“St. Elmo’s Fire,” the movie that helped launch the tribe of actors who dominated 1980s films as the “Brat Pack” — and forever cemented Georgetown bar The Tombs in popular culture — celebrated its 30th birthday last weekend.
Much like ageless actress Demi Moore, who played group’s hard-partying drama queen in the movie, the Tombs hasn’t changed much since the era of a single-earringed Rob Lowe. Most of the art on the walls has been hanging there since the joint opened in 1962, says manager Chris George. One update: The Tombs has since ditched those red-and-white check tablecloths that featured in many a shot.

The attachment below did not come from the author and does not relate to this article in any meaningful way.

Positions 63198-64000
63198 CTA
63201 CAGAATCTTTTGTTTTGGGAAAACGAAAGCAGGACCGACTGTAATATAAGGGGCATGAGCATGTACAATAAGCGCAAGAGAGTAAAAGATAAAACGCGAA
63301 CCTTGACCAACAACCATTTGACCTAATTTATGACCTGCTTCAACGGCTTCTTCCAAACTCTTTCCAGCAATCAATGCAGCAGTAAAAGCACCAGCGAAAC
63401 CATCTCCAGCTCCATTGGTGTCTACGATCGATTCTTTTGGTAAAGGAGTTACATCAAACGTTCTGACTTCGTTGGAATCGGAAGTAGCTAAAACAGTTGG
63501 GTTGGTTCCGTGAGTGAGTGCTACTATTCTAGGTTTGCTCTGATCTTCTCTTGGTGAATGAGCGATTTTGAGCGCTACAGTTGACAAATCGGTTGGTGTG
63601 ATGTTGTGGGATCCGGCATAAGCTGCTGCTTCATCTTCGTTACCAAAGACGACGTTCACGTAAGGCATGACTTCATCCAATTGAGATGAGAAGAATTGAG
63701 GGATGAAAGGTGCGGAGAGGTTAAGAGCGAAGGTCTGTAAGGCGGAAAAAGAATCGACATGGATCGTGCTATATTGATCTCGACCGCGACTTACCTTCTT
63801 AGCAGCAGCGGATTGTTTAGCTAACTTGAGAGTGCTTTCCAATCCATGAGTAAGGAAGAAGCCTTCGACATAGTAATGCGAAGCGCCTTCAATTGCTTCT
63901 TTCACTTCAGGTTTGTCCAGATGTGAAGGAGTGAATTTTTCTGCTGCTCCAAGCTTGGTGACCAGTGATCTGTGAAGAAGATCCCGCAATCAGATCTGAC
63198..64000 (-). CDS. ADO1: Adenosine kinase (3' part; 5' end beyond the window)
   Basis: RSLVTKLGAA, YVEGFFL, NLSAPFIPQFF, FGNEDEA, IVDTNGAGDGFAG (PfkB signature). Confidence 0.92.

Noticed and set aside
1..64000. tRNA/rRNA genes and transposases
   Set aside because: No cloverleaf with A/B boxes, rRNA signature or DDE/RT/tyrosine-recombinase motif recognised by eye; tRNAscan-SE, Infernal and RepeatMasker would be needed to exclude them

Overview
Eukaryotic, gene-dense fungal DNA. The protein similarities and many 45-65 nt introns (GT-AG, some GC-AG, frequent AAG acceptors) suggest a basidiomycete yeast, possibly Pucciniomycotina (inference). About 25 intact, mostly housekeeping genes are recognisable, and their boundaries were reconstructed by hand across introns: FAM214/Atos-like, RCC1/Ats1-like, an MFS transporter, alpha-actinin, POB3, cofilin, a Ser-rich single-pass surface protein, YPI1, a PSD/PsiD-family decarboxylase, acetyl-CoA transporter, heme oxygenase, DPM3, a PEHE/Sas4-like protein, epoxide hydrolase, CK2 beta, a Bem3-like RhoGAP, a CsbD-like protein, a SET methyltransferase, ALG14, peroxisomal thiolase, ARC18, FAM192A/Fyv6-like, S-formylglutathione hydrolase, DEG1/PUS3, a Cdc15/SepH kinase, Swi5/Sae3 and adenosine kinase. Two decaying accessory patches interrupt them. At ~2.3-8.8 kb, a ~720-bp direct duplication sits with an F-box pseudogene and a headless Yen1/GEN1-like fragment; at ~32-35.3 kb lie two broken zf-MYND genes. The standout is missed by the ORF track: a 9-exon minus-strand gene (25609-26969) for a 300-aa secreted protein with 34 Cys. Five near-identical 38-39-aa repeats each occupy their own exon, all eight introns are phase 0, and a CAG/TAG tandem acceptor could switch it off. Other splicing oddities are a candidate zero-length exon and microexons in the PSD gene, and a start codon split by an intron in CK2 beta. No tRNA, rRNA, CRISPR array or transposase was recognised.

The bar didn’t mark the film’s anniversary — no “St. Elmo’s flaming shots” on special, say — but that’s not because the millennials who now down pints in the brick-walled bar aren’t familiar with the film, which got tepid reviews and never enjoyed “The Breakfast Club”-like levels of cult status.
“I think many of them have seen it — it’s about Georgetown kids,” George says. “They’ll probably see it at some point or another.”